The Long-Delated Audition Post (Part 1)
In 2023, The Knack Theatre is producing “The Jasmine Suite” by Michael Olsen. For transparency, education, and mostly entertainment, the director is keeping a diary of all the excitement, pain, and embarrassment that goes on behind the scenes. Join our mailing list to follow along, as well as find out what other exciting shows lie ahead.
As the first official rehearsal happens tonight, I realise I have yet to type out my thoughts regarding the audition process that occurred way back in February. Having avoided being on this side of an audition process before this moment, I learned a lot about auditions, the culture of Melbourne theatre, and the pain of saying no.
What Ever Happened To Apologies?
When we put the callout for auditions, I was unsure how much interest we would receive. Unfortunately, we cannot offer decent rates to our actors, and being a small show, even profit-sharing wasn’t going to get a four-figure sum for them. Still, we assembled a pack, sent it out across social media, and received far more interest than expected.
Not knowing better, we used a booking system for auditions; each person was given a fifteen-minute timeslot throughout the day, and we ended up filling close to forty slots. We also received half a dozen video auditions for people unable to make it. Not too bad for a cast of two in a small play, with one character being male.
Unfortunately, over half the people who had expressed interest AND booked a space to audition did not turn up. Of those people, only a few sent a message before or after the appointed time. Many simply disappeared.
Now there are many good reasons to cancel an audition. A better audition, a shift at your casual job, illness. But what reason is there not to send a text letting us know you were not coming? Were that many people hospitalised on February 25?
The next time I do auditions, it will NOT be using a booking system. What a stupid mistake that was.
But wow, when they turn up, do they turn up!
The quality of actors in Melbourne must be pretty impressive when those who turned up for our little play were as good as they were. Honestly, I felt sad for many of them who talked about struggling to get roles….I mean, how? You’re brilliant! If you are a struggling actor, don’t start thinking it is about your abilities because I had to say no to people I would kill to work with on other projects.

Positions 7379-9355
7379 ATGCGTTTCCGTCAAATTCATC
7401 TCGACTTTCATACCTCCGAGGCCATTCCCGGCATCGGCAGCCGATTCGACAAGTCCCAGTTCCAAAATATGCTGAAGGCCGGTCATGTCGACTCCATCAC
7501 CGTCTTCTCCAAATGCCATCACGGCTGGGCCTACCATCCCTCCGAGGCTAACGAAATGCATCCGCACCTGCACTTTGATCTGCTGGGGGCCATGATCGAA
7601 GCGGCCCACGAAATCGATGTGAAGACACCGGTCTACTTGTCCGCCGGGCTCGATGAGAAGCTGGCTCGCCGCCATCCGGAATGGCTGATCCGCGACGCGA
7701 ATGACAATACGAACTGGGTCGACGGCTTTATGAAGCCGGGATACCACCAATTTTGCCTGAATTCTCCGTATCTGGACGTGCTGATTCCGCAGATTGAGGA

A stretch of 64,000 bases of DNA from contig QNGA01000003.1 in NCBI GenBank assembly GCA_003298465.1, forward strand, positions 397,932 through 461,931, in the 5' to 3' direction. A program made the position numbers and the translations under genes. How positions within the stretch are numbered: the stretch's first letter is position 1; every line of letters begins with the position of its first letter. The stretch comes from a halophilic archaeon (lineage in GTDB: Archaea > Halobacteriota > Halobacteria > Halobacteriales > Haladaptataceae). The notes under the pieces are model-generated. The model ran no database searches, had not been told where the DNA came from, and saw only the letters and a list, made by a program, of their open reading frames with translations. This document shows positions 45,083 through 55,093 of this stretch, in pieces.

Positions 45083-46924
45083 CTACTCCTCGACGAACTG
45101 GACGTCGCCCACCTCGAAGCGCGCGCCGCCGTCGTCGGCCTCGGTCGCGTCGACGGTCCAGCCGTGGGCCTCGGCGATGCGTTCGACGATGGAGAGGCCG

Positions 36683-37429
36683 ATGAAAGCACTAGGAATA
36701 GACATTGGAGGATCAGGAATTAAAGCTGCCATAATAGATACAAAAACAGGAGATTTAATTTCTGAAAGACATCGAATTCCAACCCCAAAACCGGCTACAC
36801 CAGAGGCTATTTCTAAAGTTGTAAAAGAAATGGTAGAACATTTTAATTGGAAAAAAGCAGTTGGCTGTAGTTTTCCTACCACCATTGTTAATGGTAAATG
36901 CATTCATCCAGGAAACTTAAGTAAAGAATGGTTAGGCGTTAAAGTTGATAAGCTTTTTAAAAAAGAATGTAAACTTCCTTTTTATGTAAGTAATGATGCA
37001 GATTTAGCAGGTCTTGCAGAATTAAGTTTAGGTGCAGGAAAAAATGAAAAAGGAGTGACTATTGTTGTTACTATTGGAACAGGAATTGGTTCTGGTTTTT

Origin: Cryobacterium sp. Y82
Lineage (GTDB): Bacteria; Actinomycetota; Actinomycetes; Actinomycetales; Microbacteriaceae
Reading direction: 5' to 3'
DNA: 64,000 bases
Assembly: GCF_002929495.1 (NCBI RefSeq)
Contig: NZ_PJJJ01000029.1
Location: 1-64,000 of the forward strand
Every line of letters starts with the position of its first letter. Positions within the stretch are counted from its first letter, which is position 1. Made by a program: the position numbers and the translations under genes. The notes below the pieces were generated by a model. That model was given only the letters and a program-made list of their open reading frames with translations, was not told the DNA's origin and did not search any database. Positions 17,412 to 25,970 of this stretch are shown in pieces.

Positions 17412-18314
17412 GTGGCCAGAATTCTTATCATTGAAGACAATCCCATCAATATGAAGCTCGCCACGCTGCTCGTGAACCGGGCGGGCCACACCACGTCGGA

One Piece of Advice: It’s Theatre, Not Film
Now, I’ve blown smoke up the butt of every actor who auditioned for The Jasmine Suite. I do feel like I should point out one criticism I noted time and time again…
Theatre is not film. Being able to portray subtle facial expressions is so important to film actors, and I didn’t see a single person who couldn’t give a great facial performance on the day. Not one. However, I ran out of fingers counting the number of people who neglected to move, let alone make movement choices, during their audition. Feet nailed to the ground, hands in pockets, giving the performance of a lifetime but only from the neck up.
Each of my short-listed cast members made it on there partly because of the fact they made considered physical choices. Not the choices I would have made as a director, but choices that showed they knew how to interpret a text and act on that interpretation.
Speaking of Short Lists...
I hate myself. I was so determined on the day to avoid doing callbacks, but as the day went on, the quality of actors seemed to increase more and more. By four, I thought I had found my cast; by nine, I’d found six separate casts that could all work. I ended up apologetically calling a few people back the following weekend for…
Reminder: Mr Tulk gets busy on the weekend.
Getting to sit down with actors and just get to know their personalities, see the chemistry between people, and work out if we could get along as a group is something you don’t ordinarily have the privilege to do. But with a two-hander, it IS possible, and I’m so glad I gave in and did it. While I still have to admit that even the coffee made it impossible for me to choose between two actors, it certainly helped limit my options even further.
So Who Ended Up being Richard and Kathryn?
As has already been announced, the final cast for The Jasmine Suite is:
Kathryn played by Alexandra Taylor
Richard played by James Weir